Thursday, November 27, 2014

Thankful Thursday

First World Problems

I'm the first to admit that I do my share of whining, often over nothing at all. The funny thing is, that it drives me crazy when my spoiled rotten kids do it, haha. My favorite holiday is today - Thanksgiving is, to me, the least commercialized celebration with the best message. Let's be thankful. And I am, I truly am - I have great kids, a good job, and the opportunity to get outside and enjoy myself. I hope that your holiday is half as good as mine will be and I truly hope that all your problems are First World problems. Happy Thanksgiving.

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Wednesday, November 26, 2014

Square Bottle, Run or Die, Sons of Anarchy

Square Bottle

I'm a huge fan of metal bottles over plastic bottles, since theoretically they may be recyclable, and continued research makes me wonder if ANY plastic bottle is safe. Clean Bottle comes through with a square metal bottle that has minimal plastic (BPA-free) and whose shape keeps it from rolling around (handy when dropped in the footwell of a car). Holding 20 oz, it features a fingerprint-proof finish, two ends that open for easy cleaning (you can dishwash the body and handwash the caps), and, best of all, is guaranteed for life! Fits in bottle cages, so it's appropriate for cycling, along with any other activities you can think of. (Received for review purposes - all opinions are my own.)

Kilian Jornet Run or Die

If you're not impressed with Kilian Jornet, there might be something wrong with you. Originally a successful ski mountaineer and ultrarunner, he has turned his sights to FKTs (Fastest Know Times), running up mountains in hours, attempts that can take others days or weeks. He has ascended ascending and descended Alaska's Mount McKinley (Denali) in 11 hours and 40 minutes, the Matterhorn in a record time of 2 hours and 52 minutes, and now plans a speed attack on Mount Everest. Impressive. At age 27, Jornet has written an autobiography, Run or Die (VeloPress), detailing his exploits as a child (his parents pushed him to be comfortable in the outdoors) and further adventures as an adult. This book really should be subtitled Volume I, because I'm sure he has big plans for the future that were not included in this edition. (Received for review purposes - all opinions are my own.)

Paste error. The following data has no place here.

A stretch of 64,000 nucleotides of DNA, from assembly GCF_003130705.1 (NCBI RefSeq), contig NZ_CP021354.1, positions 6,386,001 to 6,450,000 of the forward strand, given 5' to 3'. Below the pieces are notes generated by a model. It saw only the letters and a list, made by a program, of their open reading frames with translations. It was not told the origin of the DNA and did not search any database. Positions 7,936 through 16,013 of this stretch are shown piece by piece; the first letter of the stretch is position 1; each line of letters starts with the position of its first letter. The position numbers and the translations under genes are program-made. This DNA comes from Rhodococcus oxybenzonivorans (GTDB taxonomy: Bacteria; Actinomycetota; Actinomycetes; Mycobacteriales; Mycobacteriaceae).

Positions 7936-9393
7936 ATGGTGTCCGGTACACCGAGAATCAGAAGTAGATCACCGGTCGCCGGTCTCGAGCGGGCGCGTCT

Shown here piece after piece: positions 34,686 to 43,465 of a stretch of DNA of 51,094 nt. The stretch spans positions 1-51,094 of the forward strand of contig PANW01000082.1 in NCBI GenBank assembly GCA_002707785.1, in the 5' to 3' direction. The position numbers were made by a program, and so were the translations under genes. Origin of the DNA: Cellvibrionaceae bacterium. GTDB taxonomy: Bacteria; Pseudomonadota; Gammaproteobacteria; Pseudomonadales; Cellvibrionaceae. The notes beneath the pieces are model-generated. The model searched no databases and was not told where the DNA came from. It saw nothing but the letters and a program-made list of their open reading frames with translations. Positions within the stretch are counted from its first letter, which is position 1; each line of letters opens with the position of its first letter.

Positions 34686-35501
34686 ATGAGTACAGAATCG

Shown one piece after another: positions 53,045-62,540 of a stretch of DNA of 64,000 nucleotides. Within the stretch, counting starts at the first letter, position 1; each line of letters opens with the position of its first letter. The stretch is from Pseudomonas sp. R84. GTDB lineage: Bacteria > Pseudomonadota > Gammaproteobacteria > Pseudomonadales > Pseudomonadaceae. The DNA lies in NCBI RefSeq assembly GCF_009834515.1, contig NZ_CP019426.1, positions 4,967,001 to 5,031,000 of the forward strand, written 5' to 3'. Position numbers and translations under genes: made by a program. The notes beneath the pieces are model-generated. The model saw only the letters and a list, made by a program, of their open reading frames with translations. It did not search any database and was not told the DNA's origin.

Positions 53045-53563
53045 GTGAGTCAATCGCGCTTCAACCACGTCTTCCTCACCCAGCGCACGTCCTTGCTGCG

Sons of Anarchy

Anyone else watching "Sons of Anarchy?" We have the most basic of cable packages, so I'm not as current on popular shows as most, but since we got Netflix a few months ago, I've been checking out shows I've heard about but had never seen. "Sons of Anarchy" is one of the ones that had most interested me - while I hate the glamorization of motorcycle gangs, there's also a prurient interest that I think a lot of people share with me. I've watched the first few episodes and I'll say this: it's okay, slower moving than expected, and a lot less action than I had hoped. I do like that it takes place in a smaller town and that everybody, good and bad, knows each other. The other thing that I like is that all the characters seem to have good and bad attributes - like real life, no one is perfect. Not sure if I missed it, but the references to the gang as "Sam Crow" are puzzling to me; maybe it gets explained somewhere down the line? In any case, I'm willing to give it a few more episodes before I decide to keep watching it or find something new.

What are your go-to TV shows that you recommend?

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Tuesday, November 25, 2014

Runner's Mobility: The Warm Up

Runner's Mobility: The Warm Up

Most runner's have read enough to know that static stretching before running is now considered a no-no (and if you hadn't read it before, you just did). Too many of us, however, are crunched for time or lazy, and figure we'll warm up as we get into our run. What this means, however, is that most of us are slamming cold joints and muscles into hard pavement, with no "oil" running through our engines. That's a sure recipe for injury, usually sooner than later. The warm up is one of the easiest ways to maintain, and improve mobility for runners. The best thing is that it can be done without any tools, though using rollers and such are a good idea if you have them.